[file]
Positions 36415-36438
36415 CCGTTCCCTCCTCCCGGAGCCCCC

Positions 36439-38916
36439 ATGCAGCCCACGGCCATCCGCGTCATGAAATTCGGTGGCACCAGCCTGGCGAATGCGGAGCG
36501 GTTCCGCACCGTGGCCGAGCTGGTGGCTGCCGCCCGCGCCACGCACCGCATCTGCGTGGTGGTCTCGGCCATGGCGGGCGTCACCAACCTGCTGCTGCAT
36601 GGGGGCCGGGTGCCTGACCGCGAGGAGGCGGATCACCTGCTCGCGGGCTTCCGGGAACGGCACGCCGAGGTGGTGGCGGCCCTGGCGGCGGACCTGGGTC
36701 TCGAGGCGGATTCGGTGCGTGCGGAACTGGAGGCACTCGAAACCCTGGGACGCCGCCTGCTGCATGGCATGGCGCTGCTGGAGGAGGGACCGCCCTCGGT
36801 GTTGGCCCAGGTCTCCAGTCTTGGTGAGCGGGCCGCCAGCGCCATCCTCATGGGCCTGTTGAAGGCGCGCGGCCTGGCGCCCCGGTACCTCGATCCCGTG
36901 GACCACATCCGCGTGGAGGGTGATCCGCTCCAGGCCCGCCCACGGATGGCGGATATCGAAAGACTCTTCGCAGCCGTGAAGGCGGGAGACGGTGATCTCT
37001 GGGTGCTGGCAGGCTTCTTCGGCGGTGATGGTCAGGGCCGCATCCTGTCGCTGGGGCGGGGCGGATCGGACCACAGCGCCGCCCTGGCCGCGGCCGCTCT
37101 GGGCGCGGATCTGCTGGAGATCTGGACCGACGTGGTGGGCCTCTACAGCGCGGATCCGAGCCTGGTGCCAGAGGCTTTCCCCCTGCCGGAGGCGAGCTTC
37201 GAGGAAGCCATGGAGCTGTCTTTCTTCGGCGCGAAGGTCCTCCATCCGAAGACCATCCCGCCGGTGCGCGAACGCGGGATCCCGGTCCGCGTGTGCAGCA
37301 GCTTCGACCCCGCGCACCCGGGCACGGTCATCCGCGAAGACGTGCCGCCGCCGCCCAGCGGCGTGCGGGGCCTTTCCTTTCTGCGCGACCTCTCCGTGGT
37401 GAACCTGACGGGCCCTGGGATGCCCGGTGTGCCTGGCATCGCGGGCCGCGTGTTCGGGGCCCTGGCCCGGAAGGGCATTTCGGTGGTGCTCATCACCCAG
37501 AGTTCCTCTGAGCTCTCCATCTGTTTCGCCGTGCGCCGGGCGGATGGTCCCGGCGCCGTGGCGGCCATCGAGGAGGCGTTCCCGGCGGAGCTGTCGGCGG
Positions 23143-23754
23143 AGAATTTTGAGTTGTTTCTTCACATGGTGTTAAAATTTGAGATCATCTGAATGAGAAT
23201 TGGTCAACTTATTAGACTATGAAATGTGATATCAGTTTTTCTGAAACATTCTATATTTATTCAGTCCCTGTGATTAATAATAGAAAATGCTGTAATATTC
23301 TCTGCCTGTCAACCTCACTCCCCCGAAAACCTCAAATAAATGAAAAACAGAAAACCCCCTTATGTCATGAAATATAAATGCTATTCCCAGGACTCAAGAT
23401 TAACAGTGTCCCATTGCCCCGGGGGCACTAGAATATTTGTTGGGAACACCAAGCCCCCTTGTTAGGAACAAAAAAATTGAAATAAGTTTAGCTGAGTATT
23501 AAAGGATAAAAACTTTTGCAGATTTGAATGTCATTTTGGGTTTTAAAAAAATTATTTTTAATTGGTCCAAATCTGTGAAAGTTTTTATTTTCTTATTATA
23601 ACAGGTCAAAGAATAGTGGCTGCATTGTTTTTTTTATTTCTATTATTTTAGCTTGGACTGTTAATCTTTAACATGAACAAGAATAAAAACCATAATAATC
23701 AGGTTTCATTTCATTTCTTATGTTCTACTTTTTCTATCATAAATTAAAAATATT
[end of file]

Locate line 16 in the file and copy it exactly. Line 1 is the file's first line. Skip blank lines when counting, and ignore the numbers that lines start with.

Positions 23143-23754